The California assembly on May 29 passed Assembly Bill 5, which would codify the state’s Supreme Court ruling last year adopting a stricter test for independent contractor classification, CNBC reports.
Assembly Bill 5 would essentially write into law standards adopted last year by California’s high court to determine whether workers fall under the classification of an employee or independent contractor. Oregon and Washington have pending bills that propose criteria similar to California’s, according to CNBC.
Oregon’s House Bill 2498, introduced in March, would add to the existing independent contractor classification test that the person in question “does not provide services that are within the usual course of the other person’s business.”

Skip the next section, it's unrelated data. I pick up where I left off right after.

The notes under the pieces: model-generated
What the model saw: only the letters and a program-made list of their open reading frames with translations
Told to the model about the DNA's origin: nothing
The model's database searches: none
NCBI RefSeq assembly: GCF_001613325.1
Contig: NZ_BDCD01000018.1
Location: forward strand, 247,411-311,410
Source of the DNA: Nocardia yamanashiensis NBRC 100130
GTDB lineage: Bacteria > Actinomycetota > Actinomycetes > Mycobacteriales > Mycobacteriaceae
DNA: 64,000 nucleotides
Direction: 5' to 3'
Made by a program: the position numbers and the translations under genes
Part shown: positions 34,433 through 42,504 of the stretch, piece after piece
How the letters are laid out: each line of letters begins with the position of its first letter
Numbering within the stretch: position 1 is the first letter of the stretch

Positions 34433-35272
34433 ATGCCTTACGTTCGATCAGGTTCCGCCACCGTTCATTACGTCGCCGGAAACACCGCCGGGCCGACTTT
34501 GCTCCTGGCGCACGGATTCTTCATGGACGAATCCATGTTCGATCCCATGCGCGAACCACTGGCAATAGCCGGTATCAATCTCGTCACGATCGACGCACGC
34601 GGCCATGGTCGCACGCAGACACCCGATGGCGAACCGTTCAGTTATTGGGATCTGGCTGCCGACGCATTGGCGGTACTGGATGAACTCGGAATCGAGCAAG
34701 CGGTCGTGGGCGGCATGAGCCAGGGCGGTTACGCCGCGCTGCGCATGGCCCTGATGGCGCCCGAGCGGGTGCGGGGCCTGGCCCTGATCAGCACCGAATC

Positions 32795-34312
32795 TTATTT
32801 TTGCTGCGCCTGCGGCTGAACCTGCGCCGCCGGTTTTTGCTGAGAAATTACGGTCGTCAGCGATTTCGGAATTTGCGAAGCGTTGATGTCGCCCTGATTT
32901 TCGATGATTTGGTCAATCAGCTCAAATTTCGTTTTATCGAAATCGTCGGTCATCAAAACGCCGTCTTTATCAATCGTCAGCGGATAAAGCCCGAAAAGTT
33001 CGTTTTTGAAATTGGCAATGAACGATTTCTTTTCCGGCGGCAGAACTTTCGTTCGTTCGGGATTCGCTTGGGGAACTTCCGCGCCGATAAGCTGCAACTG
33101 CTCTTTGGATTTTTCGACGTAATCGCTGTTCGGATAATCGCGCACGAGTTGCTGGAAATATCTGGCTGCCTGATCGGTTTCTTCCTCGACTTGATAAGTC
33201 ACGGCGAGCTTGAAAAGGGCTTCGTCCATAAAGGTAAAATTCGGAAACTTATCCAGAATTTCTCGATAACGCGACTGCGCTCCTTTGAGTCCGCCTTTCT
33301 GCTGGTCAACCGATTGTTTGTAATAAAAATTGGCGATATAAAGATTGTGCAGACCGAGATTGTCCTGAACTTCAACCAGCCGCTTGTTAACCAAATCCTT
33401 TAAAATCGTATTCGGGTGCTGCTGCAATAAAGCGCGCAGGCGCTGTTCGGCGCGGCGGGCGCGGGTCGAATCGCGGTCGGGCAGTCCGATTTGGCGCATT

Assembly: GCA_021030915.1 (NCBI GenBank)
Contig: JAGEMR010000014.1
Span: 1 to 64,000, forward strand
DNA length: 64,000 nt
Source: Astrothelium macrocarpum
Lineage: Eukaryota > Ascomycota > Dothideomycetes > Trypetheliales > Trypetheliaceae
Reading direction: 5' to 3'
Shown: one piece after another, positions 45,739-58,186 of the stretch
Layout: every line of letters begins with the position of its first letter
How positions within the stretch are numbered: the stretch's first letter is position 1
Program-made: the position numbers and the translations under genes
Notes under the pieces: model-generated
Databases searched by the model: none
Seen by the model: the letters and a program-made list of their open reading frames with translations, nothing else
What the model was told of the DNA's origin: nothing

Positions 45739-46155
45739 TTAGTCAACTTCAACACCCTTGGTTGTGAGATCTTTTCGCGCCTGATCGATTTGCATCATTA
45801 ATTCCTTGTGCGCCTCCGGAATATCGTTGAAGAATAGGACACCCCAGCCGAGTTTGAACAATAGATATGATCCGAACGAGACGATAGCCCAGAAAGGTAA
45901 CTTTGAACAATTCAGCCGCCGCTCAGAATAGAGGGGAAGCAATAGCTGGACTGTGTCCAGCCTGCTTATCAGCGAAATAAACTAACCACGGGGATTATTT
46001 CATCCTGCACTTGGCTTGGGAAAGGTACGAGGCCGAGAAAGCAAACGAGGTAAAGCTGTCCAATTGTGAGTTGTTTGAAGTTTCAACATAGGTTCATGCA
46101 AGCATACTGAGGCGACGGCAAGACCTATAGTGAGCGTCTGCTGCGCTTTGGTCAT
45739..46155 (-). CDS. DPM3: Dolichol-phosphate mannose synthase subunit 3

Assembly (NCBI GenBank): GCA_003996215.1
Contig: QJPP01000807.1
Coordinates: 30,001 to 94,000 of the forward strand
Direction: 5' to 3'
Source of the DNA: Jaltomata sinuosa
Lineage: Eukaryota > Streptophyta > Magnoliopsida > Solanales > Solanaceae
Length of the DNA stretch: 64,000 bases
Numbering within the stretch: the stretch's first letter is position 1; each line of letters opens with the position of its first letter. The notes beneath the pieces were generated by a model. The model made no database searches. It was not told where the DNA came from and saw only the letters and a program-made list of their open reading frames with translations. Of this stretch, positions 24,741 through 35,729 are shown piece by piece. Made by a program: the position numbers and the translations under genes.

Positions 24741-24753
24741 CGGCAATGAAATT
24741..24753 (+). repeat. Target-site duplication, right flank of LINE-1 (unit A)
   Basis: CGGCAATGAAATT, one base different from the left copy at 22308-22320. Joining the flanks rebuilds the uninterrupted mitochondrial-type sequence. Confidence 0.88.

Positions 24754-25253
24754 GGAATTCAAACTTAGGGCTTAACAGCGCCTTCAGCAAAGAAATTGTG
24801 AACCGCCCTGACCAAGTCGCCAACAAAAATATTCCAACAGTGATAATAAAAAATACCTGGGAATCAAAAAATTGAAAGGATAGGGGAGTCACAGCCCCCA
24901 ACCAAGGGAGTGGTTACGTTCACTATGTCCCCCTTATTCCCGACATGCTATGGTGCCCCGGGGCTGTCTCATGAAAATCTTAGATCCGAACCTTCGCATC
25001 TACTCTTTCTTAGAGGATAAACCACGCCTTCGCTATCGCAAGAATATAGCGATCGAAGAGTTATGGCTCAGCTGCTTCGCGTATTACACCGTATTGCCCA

Washington’s proposals, introduced in January in the Senate as Bill 5513 and in the House as Bill 1515, establish seven criteria that must be met to justify independent contractor classification, including that the service must be outside the company’s usual course of business and that the worker be free of control.
A federal appeals court earlier in May ruled California’s ABC test can be applied retroactively.
California’s measure could result in thousands of independent contractors getting classified as employees, affecting employers’ costs from entitlements such as overtime pay and workers’ compensation coverage. The bill has been sent to the state Senate for consideration.